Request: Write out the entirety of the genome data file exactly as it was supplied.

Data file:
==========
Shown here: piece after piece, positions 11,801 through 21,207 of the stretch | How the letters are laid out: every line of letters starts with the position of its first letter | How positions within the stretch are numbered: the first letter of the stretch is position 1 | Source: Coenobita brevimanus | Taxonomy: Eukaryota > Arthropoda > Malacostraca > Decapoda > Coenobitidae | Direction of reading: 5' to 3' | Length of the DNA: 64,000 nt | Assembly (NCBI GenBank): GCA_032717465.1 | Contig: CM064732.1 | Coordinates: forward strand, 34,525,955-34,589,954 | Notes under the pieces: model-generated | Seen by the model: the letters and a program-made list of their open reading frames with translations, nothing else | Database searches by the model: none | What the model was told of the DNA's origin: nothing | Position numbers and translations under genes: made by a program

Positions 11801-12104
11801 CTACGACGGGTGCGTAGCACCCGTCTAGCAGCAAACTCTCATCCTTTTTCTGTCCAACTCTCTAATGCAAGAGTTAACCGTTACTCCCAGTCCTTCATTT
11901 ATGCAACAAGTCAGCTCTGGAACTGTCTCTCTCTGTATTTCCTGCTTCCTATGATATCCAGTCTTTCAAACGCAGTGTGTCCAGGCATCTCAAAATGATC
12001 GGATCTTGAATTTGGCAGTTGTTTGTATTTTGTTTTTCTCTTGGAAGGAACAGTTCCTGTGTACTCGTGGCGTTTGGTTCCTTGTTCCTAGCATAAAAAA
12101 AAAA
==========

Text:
Shown here: piece after piece, positions 11,801 through 21,207 of the stretch | How the letters are laid out: every line of letters starts with the position of its first letter | How positions within the stretch are numbered: the first letter of the stretch is position 1 | Source: Coenobita brevimanus | Taxonomy: Eukaryota > Arthropoda > Malacostraca > Decapoda > Coenobitidae | Direction of reading: 5' to 3' | Length of the DNA: 64,000 nt | Assembly (NCBI GenBank): GCA_032717465.1 | Contig: CM064732.1 | Coordinates: forward strand, 34,525,955-34,589,954 | Notes under the pieces: model-generated | Seen by the model: the letters and a program-made list of their open reading frames with translations, nothing else | Database searches by the model: none | What the model was told of the DNA's origin: nothing | Position numbers and translations under genes: made by a program

Positions 11801-12104
11801 CTACGACGGGTGCGTAGCACCCGTCTAGCAGCAAACTCTCATCCTTTTTCTGTCCAACTCTCTAATGCAAGAGTTAACCGTTACTCCCAGTCCTTCATTT
11901 ATGCAACAAGTCAGCTCTGGAACTGTCTCTCTCTGTATTTCCTGCTTCCTATGATATCCAGTCTTTCAAACGCAGTGTGTCCAGGCATCTCAAAATGATC
12001 GGATCTTGAATTTGGCAGTTGTTTGTATTTTGTTTTTCTCTTGGAAGGAACAGTTCCTGTGTACTCGTGGCGTTTGGTTCCTTGTTCCTAGCATAAAAAA
12101 AAAA